I’m happy I’ve stuck with it - this has made me really learn the ins and outs of detailed troubleshooting in kubernetes. I’ve a much better understanding now of why different abstractions may exist, in a very practical way. Here are some of the fun features and workarounds I have in place. Each of these could be their own post, someday:
- Lots of home-oriented services run with SQLite as a backing database, which is a problem because sqlite’s normal ‘wal mode’ of accessing database files has a hard dependency on block-level file access. That means network filesystems, and all k8s' built in abstractons - are out.
- I ran with iSCSI devices for awhile, but the unreliability of home networking hardware was sufficient to produce data corruption every few months.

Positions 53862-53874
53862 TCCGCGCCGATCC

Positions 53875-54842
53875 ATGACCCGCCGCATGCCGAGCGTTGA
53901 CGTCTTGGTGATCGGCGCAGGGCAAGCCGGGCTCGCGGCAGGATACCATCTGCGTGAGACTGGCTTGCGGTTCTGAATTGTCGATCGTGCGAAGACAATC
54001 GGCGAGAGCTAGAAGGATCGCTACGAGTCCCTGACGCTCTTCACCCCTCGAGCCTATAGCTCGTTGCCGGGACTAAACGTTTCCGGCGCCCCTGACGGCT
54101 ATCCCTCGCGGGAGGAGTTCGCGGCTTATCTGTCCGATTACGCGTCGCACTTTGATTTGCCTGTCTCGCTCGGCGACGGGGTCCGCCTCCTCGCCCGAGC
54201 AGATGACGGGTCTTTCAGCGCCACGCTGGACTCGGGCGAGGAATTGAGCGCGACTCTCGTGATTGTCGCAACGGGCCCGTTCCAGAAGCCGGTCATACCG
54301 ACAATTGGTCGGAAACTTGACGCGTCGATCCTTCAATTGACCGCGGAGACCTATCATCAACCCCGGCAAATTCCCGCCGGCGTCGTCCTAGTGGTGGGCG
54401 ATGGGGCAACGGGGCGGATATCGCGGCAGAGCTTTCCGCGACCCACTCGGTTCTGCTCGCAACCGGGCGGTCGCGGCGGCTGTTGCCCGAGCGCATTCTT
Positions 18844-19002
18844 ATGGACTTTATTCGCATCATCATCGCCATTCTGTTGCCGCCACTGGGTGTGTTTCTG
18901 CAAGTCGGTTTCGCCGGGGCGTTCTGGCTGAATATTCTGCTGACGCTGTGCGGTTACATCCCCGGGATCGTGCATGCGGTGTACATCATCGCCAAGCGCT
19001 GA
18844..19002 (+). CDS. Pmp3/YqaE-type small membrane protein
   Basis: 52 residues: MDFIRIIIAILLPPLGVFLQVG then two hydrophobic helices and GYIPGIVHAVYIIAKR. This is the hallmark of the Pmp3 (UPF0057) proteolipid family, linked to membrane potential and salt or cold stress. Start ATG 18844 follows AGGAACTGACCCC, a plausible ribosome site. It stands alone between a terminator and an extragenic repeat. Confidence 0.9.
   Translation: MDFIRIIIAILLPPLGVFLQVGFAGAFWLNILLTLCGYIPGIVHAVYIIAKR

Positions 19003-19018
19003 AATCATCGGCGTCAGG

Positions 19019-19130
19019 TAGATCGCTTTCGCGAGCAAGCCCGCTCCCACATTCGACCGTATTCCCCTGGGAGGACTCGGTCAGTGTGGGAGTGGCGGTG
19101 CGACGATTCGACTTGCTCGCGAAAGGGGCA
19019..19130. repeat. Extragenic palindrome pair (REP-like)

- I wrote my own sidecar service to periodically freeze a shared PV and sync all the files to NFS. But if the freeze comes at a bad time for sqlite, that will also cause data corruption.
- Longhorn doesn’t have images for armv7 yet.
- Finally I settled on using the local provisioner for volumes, and using litestream to back the DBs up to NFS. This seems to be working well… even though the Pi SD cards are a slow place to write even interim data. Not to mention, when you use the local provisioner, your pod is always scheduled back to the same node. That breaks the flexibility which is half of the value of the system in the first place!
- Very few container images offer all three of my CPU architectures, so every one of my manifests needs to use